“Apart from taking note of the symptoms described, I would judge whether the patient’s ‘qi’ is ample (how vibrant the voice was). I would observe how alert his/her eyes are and how lucid the train of thought is. I refer to these to come up with a judgment on the patient's physical conditions.”
Besides the patients with chronic diseases, Dr. Fan found many Hong Kong immigrants came to consult him on digestive issues. He remarked that in the first six months after arriving, the probability of getting sick was higher than at any other time due to poor adjustment to the new environment and climate.
Many Hong Kong immigrants ate fruit non-stop when they first moved to England and found a lot of low-priced but tasty fruits available. Dr. Fan advised against such overconsumption: “Consuming too many fruits, especially those with high sugar content, such as strawberries and grapes, is not good for our stomach.”
There was also a wide range of convenience foods that were ready to serve using a microwave or an oven. A lot of deep-fried food were relatively cheap but tasty. If Hong Kong immigrants did not know how to exercise restraint in eating, they would be susceptible to stomach problems.
Psychological pressure also led to health issues. Dr. Fan said, “After relocation to Britain Hongkongers tended to feel pressured and feel down, which caused symptoms such as upset stomach and irregular menstruation.”
British weather can be windy, bleak, and cold, and Hong Kong immigrants tended to catch colds when they failed to keep themselves warm. Quite a few came to consult Dr. Fan about skin problems. They had the problem when they lived in Hong Kong, but it became worse in England. But not everyone’s problem was the same, Dr. Fan said, for people have different constitutions.
Dr. Fan believes that in treating an illness, Chinese medicine aims at providing a comprehensive solution to fine-tune the patient’s body. Therefore every aspect about a patient has to be covered before a practitioner can help alleviate the patient’s symptoms or even eventually cure him.
England has no regulatory body to govern Chinese medicine practitioners right now, so setting up a clinic can be relatively quick and uncomplicated, without too many restrictions.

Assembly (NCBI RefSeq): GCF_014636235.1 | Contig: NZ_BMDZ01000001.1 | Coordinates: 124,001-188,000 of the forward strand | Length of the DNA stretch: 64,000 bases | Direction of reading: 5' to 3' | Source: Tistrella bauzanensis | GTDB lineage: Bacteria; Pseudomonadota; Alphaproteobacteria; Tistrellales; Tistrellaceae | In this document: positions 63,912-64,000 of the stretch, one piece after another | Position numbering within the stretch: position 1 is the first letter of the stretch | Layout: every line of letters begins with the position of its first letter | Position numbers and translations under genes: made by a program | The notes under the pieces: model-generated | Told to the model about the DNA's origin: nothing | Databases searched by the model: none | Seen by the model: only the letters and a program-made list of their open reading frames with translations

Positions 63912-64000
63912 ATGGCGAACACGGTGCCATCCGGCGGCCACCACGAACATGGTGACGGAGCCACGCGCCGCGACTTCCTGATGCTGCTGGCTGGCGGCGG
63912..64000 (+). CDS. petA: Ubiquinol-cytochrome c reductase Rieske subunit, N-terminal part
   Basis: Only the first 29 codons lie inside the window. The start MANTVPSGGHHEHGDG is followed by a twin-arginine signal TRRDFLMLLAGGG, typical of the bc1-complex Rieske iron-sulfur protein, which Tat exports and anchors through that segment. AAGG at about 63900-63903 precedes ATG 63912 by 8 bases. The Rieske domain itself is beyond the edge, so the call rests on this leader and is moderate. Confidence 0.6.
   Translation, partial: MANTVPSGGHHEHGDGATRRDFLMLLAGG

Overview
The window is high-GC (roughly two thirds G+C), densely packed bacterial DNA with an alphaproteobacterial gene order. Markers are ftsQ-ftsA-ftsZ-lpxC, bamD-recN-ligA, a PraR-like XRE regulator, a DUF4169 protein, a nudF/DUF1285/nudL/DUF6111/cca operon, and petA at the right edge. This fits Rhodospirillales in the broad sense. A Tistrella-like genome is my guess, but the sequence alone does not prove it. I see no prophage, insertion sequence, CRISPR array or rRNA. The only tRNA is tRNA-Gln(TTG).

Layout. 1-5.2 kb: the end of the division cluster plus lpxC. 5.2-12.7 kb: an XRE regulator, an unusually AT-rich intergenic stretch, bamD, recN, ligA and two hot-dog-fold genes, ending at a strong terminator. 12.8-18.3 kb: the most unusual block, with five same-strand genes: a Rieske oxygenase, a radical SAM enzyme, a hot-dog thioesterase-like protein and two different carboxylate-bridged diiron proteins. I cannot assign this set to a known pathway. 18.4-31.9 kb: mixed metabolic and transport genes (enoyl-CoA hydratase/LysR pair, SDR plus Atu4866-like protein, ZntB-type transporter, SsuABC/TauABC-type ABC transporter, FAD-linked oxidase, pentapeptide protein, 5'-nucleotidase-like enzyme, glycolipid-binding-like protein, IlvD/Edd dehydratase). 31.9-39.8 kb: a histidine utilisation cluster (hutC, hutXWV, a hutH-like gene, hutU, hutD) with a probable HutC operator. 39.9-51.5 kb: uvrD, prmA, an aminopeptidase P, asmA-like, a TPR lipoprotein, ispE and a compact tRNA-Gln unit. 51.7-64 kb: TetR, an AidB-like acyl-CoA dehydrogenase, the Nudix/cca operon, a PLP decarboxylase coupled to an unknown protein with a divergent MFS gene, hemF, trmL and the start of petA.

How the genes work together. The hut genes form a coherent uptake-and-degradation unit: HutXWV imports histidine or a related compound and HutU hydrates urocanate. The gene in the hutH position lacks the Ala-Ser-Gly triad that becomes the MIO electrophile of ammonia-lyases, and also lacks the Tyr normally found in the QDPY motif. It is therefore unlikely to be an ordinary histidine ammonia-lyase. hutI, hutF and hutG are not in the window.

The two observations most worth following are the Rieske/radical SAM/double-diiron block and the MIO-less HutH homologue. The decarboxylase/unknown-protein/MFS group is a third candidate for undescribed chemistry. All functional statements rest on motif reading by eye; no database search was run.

“In terms of operating, there is no tax relief, nor inclusion into the National Health Service (NHS). We thus don’t have any patient referral from the NHS. Patients have to pay out of their own pocket, as our service is not covered by insurance.”
In his clinic in Hong Kong, the patients Dr. Fan met were ordinary people. In his mind, everyone should be able to afford to see a doctor. Consulting a Chinese medicine practitioner or consuming Chinese medicine should never be seen as a luxury. He hoped to bring the “neighbour-friendly price” common in neighbourhoods of the New Territories (a region in Hong Kong) to England.
“Fortunately I am well acquainted with a batch of suppliers, which facilitated me buying Chinese herbs from Hong Kong and prescribing herbs. Currently, a clinic consultation costs £10 ($11.50). As for the medicines, the dosage depends on the patient’s needs. Currently the basic medicine expense is around £8 ($12.64). With the £5 ($5.75) delivery fee added in, the expense for a five-day dosage of medicine is around £55 (about $63), pretty close to the ‘neighbour-friendly price’ in Yuen Long, Tseung Kwan O [neighbourhoods in Hong Kong]. My main goal is that everyone can afford seeing me, and my priority is the Hongkongers in England.”
Dr Fan opted for videoconferencing to meet patients in order to maintain patient flow, and enable him to serve patients throughout the UK rather than limited him to people who live close his location. He showed a map that was marked with the locations of his patients. In just one year Dr. Fan had treated over 1,000 patients and issued over 2,000 prescriptions.
“This was because I saw a lot of people who were in need of help. I also hope that, by taking the first step, I can change some people’s impression about consulting a Chinese medicine practitioner in Britain. When we have more patient sources, we can take in [hire] more Chinese medicine practitioners so that some experienced practitioners can extend their career in Britain.”
Dr. Fan encourages fellow TCM practitioners to maintain their career in Britain and to not feel discouraged: "From last November till now, I have been fully booked. There is a great demand for internal medicine. However, there is a limit to the number of patients I can meet each day. After all, examining through video conferencing takes more time. The patient will have to wait for a long time [to get an appointment]. If time slots are filled up his illness could get worse because of the delay. That’s what causes me the most anxiety. We need more experienced practitioners to join us.”
TCM Link is an online network gathering information on available Hong Kong Chinese medicine practitioners, who have relocated to the UK.